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Stockbridge mayor, council settle their dispute

The ongoing feud between the City of Stockbridge's mayor, Lee Stuart, and city councilmembers, appears to have subsided –– for now.

Stuart would not elaborate on what was resolved behind closed doors in an executive session, on Thursday. But the mayor, and one councilmember maintain that the dispute — which was generated a lawsuit filed last year over the mayor's governing powers — is over.

Prior to Thursday's meeting, the mayor and the council had been embroiled in a lawsuit over Stuart's veto powers.

"The parties have resolved this matter, in a manner that lets the city and elected officials move forward with governing ...," Stuart said Friday.

"We were able to settle the litigation, and I am in high hopes we can start moving forward in serving the citizens," agreed councilman-at-large, Mark Alarcon. "I can't comment on intricacies of the settlement, or how it was settled," said Alarcon, who described the dispute between Stuart and the council as "explosive."

"There [are] going to be a lot of things going on, [and] I don't feel I am able to give you a true outline," the councilman said. "I want the citizens of this community to know what is going on. I am at the point that I want this put behind us. I just want to continue to serve the citizens of Stockbridge," he said. "We have been divided on certain issues. We've got to work together. A house divided can't stand.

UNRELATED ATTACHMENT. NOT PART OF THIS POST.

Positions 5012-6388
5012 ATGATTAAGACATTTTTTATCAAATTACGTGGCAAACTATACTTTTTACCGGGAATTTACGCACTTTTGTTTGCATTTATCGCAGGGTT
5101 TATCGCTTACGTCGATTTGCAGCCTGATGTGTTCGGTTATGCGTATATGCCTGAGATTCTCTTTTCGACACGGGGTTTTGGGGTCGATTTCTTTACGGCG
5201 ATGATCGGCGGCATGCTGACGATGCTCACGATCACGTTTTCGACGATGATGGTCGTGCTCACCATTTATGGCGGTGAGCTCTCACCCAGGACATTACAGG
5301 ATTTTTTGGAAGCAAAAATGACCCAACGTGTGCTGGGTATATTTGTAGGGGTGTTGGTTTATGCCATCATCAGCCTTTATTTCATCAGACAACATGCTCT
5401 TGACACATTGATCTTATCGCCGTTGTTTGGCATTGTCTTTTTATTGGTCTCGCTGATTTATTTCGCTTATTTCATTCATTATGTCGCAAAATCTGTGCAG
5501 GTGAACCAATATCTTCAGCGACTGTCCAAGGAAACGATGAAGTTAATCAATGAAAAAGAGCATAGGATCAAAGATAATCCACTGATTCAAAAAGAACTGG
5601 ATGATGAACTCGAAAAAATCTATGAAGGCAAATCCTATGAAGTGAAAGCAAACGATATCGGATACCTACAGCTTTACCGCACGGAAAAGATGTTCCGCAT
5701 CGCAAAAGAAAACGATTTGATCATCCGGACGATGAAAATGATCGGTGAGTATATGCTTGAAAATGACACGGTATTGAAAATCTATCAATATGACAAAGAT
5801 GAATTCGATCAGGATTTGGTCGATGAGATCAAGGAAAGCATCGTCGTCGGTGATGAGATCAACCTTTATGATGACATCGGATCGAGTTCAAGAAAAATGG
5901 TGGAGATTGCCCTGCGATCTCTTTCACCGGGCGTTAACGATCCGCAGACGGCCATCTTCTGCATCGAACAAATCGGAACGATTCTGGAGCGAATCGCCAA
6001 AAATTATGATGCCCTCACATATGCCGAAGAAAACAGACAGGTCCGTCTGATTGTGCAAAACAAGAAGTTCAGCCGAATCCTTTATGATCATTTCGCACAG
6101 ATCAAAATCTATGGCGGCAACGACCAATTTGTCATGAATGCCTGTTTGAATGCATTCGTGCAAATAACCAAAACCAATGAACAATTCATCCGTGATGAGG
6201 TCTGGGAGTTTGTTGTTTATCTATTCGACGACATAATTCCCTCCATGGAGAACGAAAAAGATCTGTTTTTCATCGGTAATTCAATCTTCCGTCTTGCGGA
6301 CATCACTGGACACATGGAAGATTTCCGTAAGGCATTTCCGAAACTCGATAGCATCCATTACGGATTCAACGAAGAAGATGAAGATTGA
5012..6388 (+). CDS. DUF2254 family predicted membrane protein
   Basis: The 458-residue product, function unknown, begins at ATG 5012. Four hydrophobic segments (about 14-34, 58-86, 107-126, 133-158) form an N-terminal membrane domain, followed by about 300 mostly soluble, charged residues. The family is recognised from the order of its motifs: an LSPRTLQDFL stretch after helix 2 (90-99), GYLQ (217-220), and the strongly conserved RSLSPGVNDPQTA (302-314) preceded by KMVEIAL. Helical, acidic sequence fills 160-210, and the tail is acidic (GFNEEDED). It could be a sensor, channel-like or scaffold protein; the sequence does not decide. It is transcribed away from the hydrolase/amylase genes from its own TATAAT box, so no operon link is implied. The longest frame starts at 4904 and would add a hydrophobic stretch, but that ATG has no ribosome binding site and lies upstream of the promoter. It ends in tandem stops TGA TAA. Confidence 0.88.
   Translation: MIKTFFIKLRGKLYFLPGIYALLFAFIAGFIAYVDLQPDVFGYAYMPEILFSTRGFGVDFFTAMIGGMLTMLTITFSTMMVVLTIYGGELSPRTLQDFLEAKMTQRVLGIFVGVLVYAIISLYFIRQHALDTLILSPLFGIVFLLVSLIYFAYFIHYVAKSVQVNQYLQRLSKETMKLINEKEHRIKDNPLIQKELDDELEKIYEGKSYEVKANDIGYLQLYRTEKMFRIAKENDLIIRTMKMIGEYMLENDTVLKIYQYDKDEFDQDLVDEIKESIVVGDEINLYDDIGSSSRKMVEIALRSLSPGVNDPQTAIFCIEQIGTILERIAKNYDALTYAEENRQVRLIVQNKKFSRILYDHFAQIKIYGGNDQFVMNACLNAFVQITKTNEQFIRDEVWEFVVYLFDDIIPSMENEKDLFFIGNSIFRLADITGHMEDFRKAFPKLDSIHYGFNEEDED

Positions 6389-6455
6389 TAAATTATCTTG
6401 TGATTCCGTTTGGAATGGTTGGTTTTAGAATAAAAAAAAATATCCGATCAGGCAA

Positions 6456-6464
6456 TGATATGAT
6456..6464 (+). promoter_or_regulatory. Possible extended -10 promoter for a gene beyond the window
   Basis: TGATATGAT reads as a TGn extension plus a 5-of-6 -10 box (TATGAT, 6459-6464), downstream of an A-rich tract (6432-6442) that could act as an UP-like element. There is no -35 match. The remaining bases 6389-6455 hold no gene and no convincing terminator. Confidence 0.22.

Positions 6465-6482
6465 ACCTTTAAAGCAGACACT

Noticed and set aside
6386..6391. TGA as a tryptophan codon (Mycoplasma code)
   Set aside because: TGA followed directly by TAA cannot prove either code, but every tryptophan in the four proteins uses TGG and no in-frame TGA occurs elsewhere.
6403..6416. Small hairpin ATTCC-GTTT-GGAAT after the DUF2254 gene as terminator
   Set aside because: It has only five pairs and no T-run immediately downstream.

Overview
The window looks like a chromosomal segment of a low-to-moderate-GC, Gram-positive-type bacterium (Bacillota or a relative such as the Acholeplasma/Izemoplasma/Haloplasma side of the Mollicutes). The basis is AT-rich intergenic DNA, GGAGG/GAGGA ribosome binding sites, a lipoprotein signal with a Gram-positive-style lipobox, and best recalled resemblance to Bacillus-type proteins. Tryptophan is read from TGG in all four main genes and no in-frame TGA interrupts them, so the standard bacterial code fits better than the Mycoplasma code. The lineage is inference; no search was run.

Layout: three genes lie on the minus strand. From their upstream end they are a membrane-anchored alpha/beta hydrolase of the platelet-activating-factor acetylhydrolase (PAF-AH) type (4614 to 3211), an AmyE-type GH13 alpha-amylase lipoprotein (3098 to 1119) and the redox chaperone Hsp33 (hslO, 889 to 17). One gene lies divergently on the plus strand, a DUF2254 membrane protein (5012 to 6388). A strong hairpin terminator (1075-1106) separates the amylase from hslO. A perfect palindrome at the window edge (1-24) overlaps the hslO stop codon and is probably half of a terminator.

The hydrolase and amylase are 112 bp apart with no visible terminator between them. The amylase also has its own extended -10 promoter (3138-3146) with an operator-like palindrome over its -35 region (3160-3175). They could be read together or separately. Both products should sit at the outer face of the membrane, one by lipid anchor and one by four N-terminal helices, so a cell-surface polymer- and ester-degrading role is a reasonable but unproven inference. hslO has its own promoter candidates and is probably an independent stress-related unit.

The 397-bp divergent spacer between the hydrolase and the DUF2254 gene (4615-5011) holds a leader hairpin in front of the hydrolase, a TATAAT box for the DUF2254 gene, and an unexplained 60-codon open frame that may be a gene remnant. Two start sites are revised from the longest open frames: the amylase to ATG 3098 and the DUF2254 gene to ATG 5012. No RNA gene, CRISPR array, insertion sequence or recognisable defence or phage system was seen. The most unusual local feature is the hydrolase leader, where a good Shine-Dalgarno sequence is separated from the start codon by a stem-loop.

"We need to be applying a healing salve, and let us work together as we were elected to do at the most optimum level," Alarcon continued.

While many in the city remained mum about the behind-closed-doors session between the mayor and council, one former employee said she sees herself as collateral damage, produced the feud.

Merle Manders, former Stockbridge city clerk, has told the Henry Daily Herald that actions taken Mayor Stuart led to her decision in April of 2010 to leave the job she held for more than three decades.

"You can make somebody's life so miserable, that you just throw in the towel," said Manders. "[Stuart] reportedly told people he was going to be the city manager, and the mayor."

Manders said that, before she quit her job as city clerk, Stuart made it difficult for her to perform her duties. "He was putting pressure on me, just like he did [former City Manager] Ted Strickland," said Manders. Strickland is now deceased.

Manders' comments came in response to the emergency, called meeting Thursday. However, efforts to get Mayor Stuart to respond to Manders' comments were unsuccessful.

Efforts to reach City Attorney Buddy Welch, and an attorney representing the mayor, Greg Hecht, to respond to Manders' allegations, were also unsuccessful, and Assistant City Manager Ray Gibson declined to comment.